LDS, Catholic and other religious leaders react to DOMA, Prop 8 Supreme Court rulings

Published: Wednesday, June 26 2013 12:20 p.m. MDT

This June 24, 2013 file photo shows people waiting outside the Supreme Court in Washington.

J. Scott Applewhite, Associated Press

SALT LAKE CITY — In a statement issued within hours of the Supreme Court’s announced rulings on two issues relating to same-sex marriage, The Church of Jesus Christ of Latter-day Saints reconfirmed the church’s commitment to traditional marriage between a man and a woman while expressing concerns about the decisions.

“By ruling that supporters of Proposition 8 lacked standing to bring this case to court, the Supreme Court has highlighted troubling questions about how our democratic and judicial system operates,” said LDS spokesman Michael Otterson. “Many Californians will wonder if there is something fundamentally wrong when their government will not defend or protect a popular vote that reflects the views of a majority of their citizens.”

Otterson added that “the effect of the ruling is to raise further complex jurisdictional issues that will need to be resolved.”

Nonetheless, Otterson noted that "the court decision does not change the definition of marriage in nearly three-fourths of the states.”

“Regardless of the court decision,” Otterson continued, “the (LDS) church remains irrevocably committed to strengthening traditional marriage between a man and a woman, which for thousands of years has proven to be the best environment for nurturing children."

The Most Reverend John C. Wester, Catholic Bishop of Salt Lake City, called the Supreme Court decision regarding the Defense of Marriage Act “disappointing.”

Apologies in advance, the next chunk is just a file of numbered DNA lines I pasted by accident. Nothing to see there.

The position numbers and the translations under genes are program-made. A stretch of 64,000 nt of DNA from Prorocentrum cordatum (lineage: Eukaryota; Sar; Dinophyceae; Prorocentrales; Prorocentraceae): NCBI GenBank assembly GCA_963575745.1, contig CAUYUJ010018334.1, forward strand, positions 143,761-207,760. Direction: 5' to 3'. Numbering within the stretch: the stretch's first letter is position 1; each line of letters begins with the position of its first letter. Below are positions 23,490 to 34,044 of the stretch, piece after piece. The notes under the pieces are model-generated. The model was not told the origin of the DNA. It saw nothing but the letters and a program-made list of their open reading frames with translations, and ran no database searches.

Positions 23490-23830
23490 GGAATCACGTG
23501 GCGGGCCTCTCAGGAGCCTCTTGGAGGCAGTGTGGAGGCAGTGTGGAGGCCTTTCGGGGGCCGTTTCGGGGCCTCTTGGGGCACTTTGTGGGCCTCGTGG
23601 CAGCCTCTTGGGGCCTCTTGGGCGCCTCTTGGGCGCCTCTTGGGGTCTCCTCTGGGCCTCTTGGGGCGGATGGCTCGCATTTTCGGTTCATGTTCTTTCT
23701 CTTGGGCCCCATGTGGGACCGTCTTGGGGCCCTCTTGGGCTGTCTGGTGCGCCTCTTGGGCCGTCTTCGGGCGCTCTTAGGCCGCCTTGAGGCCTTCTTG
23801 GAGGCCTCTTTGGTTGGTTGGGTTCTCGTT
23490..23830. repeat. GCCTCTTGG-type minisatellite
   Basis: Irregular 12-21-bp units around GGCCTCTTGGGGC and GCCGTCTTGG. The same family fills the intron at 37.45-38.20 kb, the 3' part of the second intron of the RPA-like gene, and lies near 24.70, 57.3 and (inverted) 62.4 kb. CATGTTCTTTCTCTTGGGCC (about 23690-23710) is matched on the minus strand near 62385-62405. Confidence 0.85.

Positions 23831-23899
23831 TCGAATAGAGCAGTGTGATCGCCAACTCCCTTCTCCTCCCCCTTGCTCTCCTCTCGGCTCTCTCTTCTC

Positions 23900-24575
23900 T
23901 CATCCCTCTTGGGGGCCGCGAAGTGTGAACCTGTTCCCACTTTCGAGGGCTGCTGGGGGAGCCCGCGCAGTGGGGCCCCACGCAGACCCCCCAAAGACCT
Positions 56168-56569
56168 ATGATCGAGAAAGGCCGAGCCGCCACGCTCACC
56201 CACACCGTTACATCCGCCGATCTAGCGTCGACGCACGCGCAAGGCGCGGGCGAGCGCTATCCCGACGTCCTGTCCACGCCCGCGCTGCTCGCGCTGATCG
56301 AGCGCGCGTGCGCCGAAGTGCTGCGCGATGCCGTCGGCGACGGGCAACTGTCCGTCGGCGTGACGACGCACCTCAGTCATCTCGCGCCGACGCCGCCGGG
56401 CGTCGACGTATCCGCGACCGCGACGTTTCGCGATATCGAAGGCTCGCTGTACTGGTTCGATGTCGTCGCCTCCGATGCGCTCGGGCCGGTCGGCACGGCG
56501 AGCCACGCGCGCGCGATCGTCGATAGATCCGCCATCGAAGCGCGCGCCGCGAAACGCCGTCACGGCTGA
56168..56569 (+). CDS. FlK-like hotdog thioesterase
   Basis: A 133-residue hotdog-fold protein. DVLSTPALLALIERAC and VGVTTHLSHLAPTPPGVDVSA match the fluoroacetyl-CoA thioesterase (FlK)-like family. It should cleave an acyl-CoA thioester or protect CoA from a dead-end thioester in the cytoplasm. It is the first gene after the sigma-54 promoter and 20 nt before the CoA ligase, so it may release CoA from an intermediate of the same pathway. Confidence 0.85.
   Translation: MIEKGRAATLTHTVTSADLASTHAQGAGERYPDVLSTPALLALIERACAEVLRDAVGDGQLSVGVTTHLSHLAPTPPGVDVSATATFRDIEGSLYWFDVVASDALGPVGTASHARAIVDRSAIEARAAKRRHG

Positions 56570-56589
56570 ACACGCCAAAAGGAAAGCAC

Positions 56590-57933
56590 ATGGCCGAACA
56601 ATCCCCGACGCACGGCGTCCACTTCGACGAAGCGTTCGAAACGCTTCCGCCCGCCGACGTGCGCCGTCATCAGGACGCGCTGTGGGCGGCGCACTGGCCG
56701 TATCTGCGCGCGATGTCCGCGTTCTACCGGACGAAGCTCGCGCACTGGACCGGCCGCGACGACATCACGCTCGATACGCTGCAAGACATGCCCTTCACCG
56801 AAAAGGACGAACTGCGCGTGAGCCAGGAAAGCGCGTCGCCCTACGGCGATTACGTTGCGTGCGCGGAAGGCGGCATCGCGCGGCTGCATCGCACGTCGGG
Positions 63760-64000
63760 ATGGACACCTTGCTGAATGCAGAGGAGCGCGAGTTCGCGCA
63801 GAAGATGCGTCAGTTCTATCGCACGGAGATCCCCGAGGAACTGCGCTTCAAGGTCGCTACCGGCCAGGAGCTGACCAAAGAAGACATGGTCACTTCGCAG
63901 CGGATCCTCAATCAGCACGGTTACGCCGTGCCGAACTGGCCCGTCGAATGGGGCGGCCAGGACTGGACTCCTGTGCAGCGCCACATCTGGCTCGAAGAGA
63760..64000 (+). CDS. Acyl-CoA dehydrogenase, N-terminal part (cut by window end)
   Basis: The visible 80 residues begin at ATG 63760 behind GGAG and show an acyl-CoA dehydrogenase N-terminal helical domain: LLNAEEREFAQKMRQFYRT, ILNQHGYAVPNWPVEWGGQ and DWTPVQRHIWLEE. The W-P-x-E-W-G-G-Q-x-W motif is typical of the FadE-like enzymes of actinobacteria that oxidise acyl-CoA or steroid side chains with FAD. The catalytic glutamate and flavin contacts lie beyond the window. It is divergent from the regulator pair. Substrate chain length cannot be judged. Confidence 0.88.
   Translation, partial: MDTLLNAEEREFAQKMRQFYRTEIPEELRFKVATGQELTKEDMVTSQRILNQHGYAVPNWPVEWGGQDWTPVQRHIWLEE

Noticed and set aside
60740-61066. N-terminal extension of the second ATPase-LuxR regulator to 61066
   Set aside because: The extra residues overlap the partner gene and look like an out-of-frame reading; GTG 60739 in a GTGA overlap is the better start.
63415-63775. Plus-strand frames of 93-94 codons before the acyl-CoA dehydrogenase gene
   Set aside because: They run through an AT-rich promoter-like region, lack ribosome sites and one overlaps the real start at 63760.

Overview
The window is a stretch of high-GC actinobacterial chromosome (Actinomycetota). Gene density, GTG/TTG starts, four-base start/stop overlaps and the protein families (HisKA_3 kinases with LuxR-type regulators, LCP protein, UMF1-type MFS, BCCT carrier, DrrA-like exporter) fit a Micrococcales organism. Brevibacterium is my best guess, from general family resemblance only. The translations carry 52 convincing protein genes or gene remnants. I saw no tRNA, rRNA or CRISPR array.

“While civil law establishes societal standards of conduct, we must also consider the natural law, moral law and divine revelation,” Bishop Wester said. “It is from these fonts of wisdom and grace that we Catholics understand that marriage between one man and one woman is a gift to humanity. The blessings of such a marriage cannot be legislated, litigated or changed by civil authorities.

“I acknowledge that there are those who disagree with the traditional definition of marriage and that their lives are affected by such decisions as made today by the Supreme Court,” Bishop Wester continued. “At the same time, I affirm that marriage is a sacred and precious gift to humankind, a gift that is inviolable and unalterable, given to us by the Creator for the good of the individual, the family and the fulfillment of human beings, all of whom are created in God’s image and likeness.”

While a broad swath of churches were actively involved in the 2008 campaign to pass California's Proposition 8, which amended the state constitution to certify that "only marriage between a man and a woman is valid or recognized in California," the Catholic and LDS churches were most often singled out by proposition opponents for their support of the amendment, and both churches have experienced some backlash as a result. However, a March article in the Washington Post suggested that the primary reason the measure passed was that "many largely black churches supported Prop. 8 while Hispanics, a heavily Catholic community, were more naturally inclined to side with their faith — and against gay marriage."

Other religious spokespeople echoed the LDS and Catholic concerns. “Today is a devastating day for traditional marriage and religious freedom,” said Southern Evangelical Seminary President Richard Land. “Defining marriage for the American people is way above the Supreme Court’s pay grade. God created marriage and he has defined its parameters, regardless of what the majority of Supreme Court justices might think.”

“We are deeply saddened by today’s decision to not only allow but encourage same-sex marriage in our country — a country that was founded on biblical principles,” said Tim Wildmon, president of the religiously oriented American Family Association. “We mourn for America’s future, but we are not without hope.”

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